måndag 25 mars 2013

Anything beyond the savannah is a loss

(I got some great feedback on this posting in Swedish: Allt bortom savannen är en förlust so I decided to translate it into English so that my friends outside of the country can comment on it too.)

Me and my partner-in-crime Jeff is writing a book that is to be used as course-material in the courses that we offer in cooperation with Informator (introduction to agile, agile leadership, product owners, scrum teams, kanban teams, scrum mastery/coaching, scaling agile).

As we don't sit in each others' laps when we write, we have to write different parts of the book. Right now, while Jeff is fiddling with a chapter on different agile practises, I have started to write the chapter on teams. It will be a chapter focusing rather heavily on group dynamics and neuro psychology, because those theories are needed if you want to think correctly about teams. But it occurred to me that the fundamental perspective is rather simple. It is a perspective I always use in my courses and coaching when it comes to the part about teams:

Anything beyond the savannah is a loss.

You can talk a lot about how a person finds their role within a team, how the team grows into self organization, how cognitive stress affects our ability to do creative work, how much information we lose when we use different forms of communication etc. etc. Science and studies are occupied with this, as we speak. And it is important that we - if we want our ways of working to remain smooth - make sure that they are synchronized with what science knows about human beings. But as a rule-of-thumb, this will take us a long way:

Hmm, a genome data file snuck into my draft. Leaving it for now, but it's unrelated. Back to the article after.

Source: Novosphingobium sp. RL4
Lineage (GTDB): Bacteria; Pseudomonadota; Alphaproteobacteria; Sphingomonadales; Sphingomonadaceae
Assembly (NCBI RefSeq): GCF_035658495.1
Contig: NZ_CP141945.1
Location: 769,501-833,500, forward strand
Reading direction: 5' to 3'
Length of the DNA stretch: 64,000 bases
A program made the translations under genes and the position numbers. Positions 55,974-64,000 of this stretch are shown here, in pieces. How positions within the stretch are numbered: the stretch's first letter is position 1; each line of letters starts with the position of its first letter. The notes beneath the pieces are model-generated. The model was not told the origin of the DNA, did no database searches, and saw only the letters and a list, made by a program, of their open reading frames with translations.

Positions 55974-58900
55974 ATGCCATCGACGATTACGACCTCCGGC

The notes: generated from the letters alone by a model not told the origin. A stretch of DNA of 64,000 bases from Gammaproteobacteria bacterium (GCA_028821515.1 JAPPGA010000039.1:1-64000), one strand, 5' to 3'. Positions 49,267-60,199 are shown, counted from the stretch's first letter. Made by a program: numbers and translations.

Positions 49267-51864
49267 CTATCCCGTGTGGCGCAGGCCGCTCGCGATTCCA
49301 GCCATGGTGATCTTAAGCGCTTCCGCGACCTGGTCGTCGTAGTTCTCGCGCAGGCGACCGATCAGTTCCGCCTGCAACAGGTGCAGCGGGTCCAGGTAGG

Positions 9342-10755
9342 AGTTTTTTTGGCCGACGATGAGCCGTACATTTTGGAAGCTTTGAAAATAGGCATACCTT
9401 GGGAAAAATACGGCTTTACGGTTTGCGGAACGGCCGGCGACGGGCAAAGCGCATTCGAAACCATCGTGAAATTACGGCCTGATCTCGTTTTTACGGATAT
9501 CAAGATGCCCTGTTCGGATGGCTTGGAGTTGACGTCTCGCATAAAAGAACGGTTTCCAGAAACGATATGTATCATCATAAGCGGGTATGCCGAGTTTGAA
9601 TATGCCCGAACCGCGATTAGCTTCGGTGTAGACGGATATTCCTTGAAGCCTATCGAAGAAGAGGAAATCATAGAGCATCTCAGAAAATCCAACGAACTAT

Anything beyond the savannah is a loss.

We are created to act in small, self-organizing teams of hunters/gatherers who work tightly together. We see each other face-to-face when we speak about our common goal and how to get there. We won't let our minds be occupied with more than a handful of things. The challenges and our goal ahead are specific. We stick together and support each other. We are standing next to the (cave) wall and draws what we want to achieve, so that everything becomes focused and crystal-clear. We trust each other, because the savannah is full of stuff that can't be trusted.

But this The Office parody we live in, a parody of abstract goals, messy documentation in large binders, no clear goals stated on the walls, large organizations with people you don't really know, collaboration with units on other continents where you don't even know what the people's names are or if they have kids or what they want from life, mistrust and passive aggressive language; all such things are taking us further away from what we really are: a group of hunters/gatherers on the savannah in north east Africa.

The sixth lean principle goes: Respect people! That includes more than just being polite. It is about understanding and conform to the fact that we are human beings, with cognitive abilities designed for another reality than destructive corporate culture. The smooth ways of working, let them be called lean or agile, are in a way a mission to bring us back to a way of work and be in accordance of what we really are designed for!

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